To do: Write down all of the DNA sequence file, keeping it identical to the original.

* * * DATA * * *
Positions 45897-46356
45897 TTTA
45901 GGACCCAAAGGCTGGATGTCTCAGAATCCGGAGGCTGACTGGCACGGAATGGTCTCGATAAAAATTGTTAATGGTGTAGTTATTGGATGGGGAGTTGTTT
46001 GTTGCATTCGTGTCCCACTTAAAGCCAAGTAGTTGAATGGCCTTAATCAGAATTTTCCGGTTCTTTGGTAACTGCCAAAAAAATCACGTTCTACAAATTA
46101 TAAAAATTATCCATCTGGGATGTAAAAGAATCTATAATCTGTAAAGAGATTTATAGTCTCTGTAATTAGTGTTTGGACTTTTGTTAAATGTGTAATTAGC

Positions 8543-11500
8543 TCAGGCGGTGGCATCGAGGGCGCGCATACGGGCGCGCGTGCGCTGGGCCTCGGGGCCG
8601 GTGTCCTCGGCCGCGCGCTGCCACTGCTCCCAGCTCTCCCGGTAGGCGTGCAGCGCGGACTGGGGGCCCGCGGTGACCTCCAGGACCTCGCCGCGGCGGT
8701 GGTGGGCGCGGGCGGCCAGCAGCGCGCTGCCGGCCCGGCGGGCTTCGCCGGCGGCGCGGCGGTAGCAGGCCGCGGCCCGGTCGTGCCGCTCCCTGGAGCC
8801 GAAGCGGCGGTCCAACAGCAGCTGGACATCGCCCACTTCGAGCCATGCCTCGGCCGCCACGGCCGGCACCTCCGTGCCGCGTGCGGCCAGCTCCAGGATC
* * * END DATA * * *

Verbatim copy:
Positions 45897-46356
45897 TTTA
45901 GGACCCAAAGGCTGGATGTCTCAGAATCCGGAGGCTGACTGGCACGGAATGGTCTCGATAAAAATTGTTAATGGTGTAGTTATTGGATGGGGAGTTGTTT
46001 GTTGCATTCGTGTCCCACTTAAAGCCAAGTAGTTGAATGGCCTTAATCAGAATTTTCCGGTTCTTTGGTAACTGCCAAAAAAATCACGTTCTACAAATTA
46101 TAAAAATTATCCATCTGGGATGTAAAAGAATCTATAATCTGTAAAGAGATTTATAGTCTCTGTAATTAGTGTTTGGACTTTTGTTAAATGTGTAATTAGC

Positions 8543-11500
8543 TCAGGCGGTGGCATCGAGGGCGCGCATACGGGCGCGCGTGCGCTGGGCCTCGGGGCCG
8601 GTGTCCTCGGCCGCGCGCTGCCACTGCTCCCAGCTCTCCCGGTAGGCGTGCAGCGCGGACTGGGGGCCCGCGGTGACCTCCAGGACCTCGCCGCGGCGGT
8701 GGTGGGCGCGGGCGGCCAGCAGCGCGCTGCCGGCCCGGCGGGCTTCGCCGGCGGCGCGGCGGTAGCAGGCCGCGGCCCGGTCGTGCCGCTCCCTGGAGCC
8801 GAAGCGGCGGTCCAACAGCAGCTGGACATCGCCCACTTCGAGCCATGCCTCGGCCGCCACGGCCGGCACCTCCGTGCCGCGTGCGGCCAGCTCCAGGATC